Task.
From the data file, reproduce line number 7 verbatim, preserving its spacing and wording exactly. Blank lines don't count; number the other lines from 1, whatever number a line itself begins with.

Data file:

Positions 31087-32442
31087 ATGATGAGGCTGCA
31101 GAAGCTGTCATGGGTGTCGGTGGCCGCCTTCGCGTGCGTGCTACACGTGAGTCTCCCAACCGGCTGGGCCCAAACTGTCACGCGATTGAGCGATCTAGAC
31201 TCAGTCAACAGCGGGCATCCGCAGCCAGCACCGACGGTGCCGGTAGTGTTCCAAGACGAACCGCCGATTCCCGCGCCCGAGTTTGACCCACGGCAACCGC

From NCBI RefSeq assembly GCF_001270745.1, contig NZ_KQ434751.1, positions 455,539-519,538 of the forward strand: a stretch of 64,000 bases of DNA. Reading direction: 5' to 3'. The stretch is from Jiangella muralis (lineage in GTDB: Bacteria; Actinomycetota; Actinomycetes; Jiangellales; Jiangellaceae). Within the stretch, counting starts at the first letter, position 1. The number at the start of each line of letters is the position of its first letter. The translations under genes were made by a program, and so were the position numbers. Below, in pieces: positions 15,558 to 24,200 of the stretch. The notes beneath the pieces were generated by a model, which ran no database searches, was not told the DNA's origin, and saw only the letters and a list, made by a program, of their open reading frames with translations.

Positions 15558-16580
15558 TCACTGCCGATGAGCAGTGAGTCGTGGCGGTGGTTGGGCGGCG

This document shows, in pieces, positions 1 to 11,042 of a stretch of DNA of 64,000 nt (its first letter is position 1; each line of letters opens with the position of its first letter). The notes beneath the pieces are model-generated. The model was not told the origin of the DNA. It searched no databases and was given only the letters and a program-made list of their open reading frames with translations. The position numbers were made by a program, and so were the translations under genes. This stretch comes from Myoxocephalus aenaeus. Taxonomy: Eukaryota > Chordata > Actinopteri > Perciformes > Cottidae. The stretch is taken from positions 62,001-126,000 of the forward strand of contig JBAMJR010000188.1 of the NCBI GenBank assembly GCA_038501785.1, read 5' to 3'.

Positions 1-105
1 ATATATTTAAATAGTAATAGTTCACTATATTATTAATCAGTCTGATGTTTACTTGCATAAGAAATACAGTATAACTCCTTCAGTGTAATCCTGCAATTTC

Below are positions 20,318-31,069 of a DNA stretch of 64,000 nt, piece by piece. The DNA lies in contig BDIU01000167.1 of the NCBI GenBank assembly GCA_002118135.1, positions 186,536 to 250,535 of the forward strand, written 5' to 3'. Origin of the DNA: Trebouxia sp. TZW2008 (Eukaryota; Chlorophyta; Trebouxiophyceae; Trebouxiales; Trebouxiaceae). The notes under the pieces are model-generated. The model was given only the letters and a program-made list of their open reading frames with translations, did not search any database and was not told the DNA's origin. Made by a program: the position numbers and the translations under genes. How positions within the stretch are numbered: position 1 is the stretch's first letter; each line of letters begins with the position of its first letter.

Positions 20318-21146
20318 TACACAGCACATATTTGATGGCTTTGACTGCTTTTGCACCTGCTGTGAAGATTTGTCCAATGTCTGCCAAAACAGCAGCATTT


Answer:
15558 TCACTGCCGATGAGCAGTGAGTCGTGGCGGTGGTTGGGCGGCG